On three occasions, Russians offered people associated with Trump’s campaign dirt on Democrat Clinton — all before it was publicly known that Russians had hacked the Democratic National Committee and Clinton’s campaign chairman.

Mueller has interviewed or sought information about many of the people known to have met with Russians during the campaign. But it’s not known publicly whether the barrage of Russian contacts was instigated or coordinated by the Kremlin. Trump, for his part, has repeatedly denied any such plotting, tweeting on June 15, “WITCH HUNT! There was no Russian Collusion.”

Here are the players and their known interactions, with links to previous news stories:

Michael Cohen

Trump’s personal lawyer and fixer started working on a proposed Trump Tower in Moscow in September 2015 with Felix Sater, a Russian-born real estate developer who’s a felon and previously had helped collect intelligence for the U.S. government. Cohen said the Trump Organization signed a nonbinding letter of intent in October 2015 with Moscow-based I.C. Expert Investment Company.

The project ultimately fizzled. Cohen said he stopped working on it in January 2016, around the time he reached out to a Kremlin spokesman asking for help with the project. Yahoo News reported that in May Sater and Cohen were still talking about the tower, including a possible trip to Russia to have a meeting with government officials. Just before and after Trump’s inauguration, Cohen met with Russian oligarch Viktor Vekselberg and Andrew Intrater, who invests money for Vekselberg. Shortly after, Intrater’s private equity firm, Columbus Nova, awarded Cohen a $1 million consulting contract.

Russian Oligarch Tied to Trump Lawyer in Stormy Bombshell

Michael Flynn

The retired Army lieutenant general attended a December 2015 dinner in Russia where he sat at a table with Russian President Vladimir Putin. Several months later, Flynn started working as an informal adviser to the Trump campaign and in August attended Trump’s first intelligence briefing with the FBI. After the election he was named Trump’s national security adviser. During the presidential transition he had multiple contacts with Russian Ambassador Sergey Kislyak in which they discussed U.S. sanctions. Flynn resigned as national security adviser after it become known he had lied about the nature of his conversations with Kislyak. He was later indicted by Mueller for making false statements to investigators and agreed to become a cooperating witness.

Flynn’s Side Deals, Link to Trump Aides Offer Clues for Mueller

George Papadopoulos

Shortly after being named a foreign policy adviser to the Trump campaign in March 2016, Papadopoulos met with a London professor he believed had connections to the Russian government. That month, Papadopoulos suggested he could help arrange a meeting between Trump and Putin, an offer that was rejected by Sessions, who led the Trump campaign’s foreign policy team. In April, the professor told Papadopoulos that Russian officials had “dirt” on Clinton in the form of thousands of emails. Papadopoulos also was in contact with a Russian who said he represented the Ministry of Foreign Affairs. Papadopoulos was arrested in July 2017 and in October pleaded guilty to misleading investigators.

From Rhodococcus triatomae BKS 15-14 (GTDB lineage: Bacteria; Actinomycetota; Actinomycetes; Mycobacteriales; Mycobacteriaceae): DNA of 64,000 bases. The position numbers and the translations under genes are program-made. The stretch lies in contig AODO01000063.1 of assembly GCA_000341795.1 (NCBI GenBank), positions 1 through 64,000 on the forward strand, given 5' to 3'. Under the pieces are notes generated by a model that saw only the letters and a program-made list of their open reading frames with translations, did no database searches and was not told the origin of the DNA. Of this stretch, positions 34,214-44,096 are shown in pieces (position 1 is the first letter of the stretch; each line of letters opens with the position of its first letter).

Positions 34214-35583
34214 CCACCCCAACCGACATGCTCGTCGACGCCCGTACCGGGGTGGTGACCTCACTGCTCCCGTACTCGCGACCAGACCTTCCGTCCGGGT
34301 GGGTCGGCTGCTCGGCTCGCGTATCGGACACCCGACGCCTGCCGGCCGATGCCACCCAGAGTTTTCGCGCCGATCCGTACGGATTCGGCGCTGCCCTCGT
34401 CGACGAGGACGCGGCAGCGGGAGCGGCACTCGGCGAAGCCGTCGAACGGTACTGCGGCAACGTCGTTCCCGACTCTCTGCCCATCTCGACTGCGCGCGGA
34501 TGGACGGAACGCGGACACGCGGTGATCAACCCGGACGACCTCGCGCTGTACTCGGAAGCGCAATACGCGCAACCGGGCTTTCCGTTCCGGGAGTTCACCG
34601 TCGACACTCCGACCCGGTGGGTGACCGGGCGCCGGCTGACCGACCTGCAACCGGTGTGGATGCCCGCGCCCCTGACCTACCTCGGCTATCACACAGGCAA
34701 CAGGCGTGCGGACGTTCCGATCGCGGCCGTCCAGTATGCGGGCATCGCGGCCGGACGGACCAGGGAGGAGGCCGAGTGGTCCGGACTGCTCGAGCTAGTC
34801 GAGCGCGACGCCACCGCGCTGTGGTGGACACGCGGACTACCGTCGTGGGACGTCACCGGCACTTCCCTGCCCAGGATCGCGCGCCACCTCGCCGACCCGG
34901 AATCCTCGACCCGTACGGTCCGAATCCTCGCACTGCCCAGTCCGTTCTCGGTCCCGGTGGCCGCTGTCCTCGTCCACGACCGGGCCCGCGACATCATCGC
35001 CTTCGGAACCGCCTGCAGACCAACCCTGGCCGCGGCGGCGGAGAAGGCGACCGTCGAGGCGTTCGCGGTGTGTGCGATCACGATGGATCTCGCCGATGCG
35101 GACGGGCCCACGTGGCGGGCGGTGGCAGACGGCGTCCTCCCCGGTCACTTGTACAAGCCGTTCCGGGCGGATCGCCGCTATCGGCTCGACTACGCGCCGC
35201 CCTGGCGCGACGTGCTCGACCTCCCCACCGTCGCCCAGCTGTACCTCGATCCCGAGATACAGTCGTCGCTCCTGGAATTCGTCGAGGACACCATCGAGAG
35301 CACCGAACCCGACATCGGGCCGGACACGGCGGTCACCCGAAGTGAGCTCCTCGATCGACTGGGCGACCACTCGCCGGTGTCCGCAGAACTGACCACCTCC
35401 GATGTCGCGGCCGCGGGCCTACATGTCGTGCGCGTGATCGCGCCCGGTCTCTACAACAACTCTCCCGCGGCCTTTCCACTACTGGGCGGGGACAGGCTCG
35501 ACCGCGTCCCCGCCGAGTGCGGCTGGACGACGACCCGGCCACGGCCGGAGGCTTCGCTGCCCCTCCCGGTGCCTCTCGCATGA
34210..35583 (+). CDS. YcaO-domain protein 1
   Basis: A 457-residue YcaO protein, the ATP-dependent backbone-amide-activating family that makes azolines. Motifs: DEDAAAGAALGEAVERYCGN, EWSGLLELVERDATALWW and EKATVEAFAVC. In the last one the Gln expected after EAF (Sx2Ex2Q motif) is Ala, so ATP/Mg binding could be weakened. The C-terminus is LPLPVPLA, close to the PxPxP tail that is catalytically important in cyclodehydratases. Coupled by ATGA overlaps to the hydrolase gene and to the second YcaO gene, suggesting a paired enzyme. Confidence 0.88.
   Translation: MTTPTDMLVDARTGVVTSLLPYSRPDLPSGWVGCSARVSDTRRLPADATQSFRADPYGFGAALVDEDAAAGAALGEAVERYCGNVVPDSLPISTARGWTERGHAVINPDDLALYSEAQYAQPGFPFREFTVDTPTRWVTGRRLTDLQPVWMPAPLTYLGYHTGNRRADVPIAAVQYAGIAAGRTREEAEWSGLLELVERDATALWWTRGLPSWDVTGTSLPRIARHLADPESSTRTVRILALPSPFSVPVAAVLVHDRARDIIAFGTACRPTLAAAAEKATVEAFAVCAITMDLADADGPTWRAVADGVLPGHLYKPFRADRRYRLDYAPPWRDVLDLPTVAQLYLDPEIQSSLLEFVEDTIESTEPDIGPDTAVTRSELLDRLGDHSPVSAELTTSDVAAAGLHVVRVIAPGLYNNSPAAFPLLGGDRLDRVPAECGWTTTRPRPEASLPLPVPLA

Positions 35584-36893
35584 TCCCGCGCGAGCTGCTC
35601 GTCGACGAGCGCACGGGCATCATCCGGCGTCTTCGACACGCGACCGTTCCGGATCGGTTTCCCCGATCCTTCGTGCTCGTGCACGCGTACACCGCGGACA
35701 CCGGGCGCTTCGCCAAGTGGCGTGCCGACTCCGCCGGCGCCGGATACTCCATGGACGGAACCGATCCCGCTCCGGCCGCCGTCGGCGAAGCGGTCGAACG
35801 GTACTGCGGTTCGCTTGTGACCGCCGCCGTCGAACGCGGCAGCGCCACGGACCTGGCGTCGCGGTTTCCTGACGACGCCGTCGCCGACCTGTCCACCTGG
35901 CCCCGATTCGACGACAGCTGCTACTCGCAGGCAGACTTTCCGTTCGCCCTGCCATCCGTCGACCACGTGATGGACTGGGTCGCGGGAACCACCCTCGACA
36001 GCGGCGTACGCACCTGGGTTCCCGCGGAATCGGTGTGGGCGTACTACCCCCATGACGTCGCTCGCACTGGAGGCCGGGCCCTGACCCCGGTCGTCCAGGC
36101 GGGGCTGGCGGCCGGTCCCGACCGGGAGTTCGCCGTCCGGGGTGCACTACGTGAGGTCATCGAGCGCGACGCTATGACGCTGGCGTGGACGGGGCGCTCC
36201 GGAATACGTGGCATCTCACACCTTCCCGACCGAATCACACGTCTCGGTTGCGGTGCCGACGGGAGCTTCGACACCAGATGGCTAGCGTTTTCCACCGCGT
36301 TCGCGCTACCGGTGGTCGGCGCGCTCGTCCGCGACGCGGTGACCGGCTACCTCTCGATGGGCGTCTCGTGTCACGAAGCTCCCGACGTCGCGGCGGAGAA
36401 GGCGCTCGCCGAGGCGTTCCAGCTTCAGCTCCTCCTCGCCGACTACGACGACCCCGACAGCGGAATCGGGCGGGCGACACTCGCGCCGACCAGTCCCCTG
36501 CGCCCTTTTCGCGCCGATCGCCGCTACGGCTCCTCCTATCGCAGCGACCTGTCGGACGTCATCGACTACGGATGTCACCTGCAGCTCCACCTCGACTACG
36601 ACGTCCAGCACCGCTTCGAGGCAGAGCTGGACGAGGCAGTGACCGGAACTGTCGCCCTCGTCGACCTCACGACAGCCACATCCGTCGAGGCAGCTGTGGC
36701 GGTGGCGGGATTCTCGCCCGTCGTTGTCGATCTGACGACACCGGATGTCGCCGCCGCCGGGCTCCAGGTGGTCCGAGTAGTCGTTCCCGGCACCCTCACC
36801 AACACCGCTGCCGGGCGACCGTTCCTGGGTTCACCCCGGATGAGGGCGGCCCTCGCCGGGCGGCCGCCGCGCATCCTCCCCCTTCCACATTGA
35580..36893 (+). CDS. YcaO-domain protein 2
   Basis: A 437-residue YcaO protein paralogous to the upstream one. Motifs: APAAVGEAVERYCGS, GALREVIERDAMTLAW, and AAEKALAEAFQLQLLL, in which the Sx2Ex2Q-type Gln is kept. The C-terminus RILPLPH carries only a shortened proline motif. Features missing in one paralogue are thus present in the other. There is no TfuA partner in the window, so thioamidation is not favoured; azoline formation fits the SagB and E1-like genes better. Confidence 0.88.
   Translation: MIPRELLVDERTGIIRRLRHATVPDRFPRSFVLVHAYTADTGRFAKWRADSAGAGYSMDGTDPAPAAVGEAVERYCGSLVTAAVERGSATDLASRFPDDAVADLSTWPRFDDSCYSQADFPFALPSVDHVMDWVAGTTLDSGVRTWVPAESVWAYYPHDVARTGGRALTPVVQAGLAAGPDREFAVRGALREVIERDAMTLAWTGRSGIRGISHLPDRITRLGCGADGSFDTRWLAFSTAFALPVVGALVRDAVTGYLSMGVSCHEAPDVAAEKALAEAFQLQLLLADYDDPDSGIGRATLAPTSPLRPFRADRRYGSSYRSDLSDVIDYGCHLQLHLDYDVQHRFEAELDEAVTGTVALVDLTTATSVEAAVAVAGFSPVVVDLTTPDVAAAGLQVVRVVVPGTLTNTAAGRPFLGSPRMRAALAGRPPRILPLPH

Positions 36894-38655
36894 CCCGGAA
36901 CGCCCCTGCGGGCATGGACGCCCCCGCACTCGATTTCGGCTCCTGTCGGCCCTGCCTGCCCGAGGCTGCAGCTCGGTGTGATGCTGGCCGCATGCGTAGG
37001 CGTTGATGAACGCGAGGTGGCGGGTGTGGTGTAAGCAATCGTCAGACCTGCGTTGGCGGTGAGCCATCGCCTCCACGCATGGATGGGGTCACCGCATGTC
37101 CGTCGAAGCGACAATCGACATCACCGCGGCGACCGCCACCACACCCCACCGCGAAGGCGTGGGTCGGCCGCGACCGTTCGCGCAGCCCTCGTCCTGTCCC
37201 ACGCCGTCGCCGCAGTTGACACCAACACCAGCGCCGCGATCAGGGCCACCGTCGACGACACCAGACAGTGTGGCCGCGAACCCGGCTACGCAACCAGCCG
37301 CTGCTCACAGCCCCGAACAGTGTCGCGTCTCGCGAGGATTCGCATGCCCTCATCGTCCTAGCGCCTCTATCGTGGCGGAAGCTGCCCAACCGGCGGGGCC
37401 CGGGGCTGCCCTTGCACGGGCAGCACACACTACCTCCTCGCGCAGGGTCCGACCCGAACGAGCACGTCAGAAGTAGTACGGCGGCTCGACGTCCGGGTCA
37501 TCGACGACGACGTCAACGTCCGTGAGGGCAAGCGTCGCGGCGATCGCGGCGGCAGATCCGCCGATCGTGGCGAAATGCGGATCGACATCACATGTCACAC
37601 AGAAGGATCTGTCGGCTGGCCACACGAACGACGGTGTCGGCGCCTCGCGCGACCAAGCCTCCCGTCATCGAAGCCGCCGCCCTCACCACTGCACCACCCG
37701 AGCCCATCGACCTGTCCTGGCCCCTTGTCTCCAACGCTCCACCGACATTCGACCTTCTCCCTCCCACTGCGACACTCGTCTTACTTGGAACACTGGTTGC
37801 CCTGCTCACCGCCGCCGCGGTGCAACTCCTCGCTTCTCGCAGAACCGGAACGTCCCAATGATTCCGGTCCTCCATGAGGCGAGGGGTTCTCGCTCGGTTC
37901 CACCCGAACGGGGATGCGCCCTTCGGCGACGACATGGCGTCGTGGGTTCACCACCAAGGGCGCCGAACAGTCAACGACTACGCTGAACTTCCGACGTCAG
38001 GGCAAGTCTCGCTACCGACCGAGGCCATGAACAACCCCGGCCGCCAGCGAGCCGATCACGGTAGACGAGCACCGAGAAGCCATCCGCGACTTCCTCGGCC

Trump Says He Has Little Memory of Meeting With Papadopoulos

Jared Kushner

The president’s son-in-law met briefly with Kislyak at an event at the Mayflower Hotel in Washington in April 2016 in what he has described as an exchange of pleasantries. In December, after the election, Kushner met again with Kislyak and Russian banker Sergey Gorkov, who’s close to Putin.

Kushner Denies Improper Russia Contacts as He Meets With Senators

Michael Caputo

The Republican political strategist — who lived for a time in Moscow and worked for the campaign of the late President Boris Yeltsin — worked briefly as an adviser to the Trump campaign. He was contacted by a Russian business partner who asked him to help facilitate a meeting between the Trump campaign and a Russian national who identified himself as Henry Greenberg. Caputo directed him to veteran Republican operative Stone, with whom Caputo has worked for decades.

Caputo Says He Never Heard Campaign Talk of Russia Collusion

Roger Stone

The longtime Trump political adviser confirmed for the first time this month that he met at a Florida cafe in May 2016 with Greenberg, who claimed to have information that would be “beneficial” to the Trump campaign but demanded $2 million in exchange. Stone — who says he’d forgotten about the 20-minute meeting when he failed to disclose it in interviews with a congressional committee — said he rejected the deal. Stone says he thinks the meeting was part of an FBI plot to entrap him in light of indications that Greenberg had worked in the past as an informant for the bureau.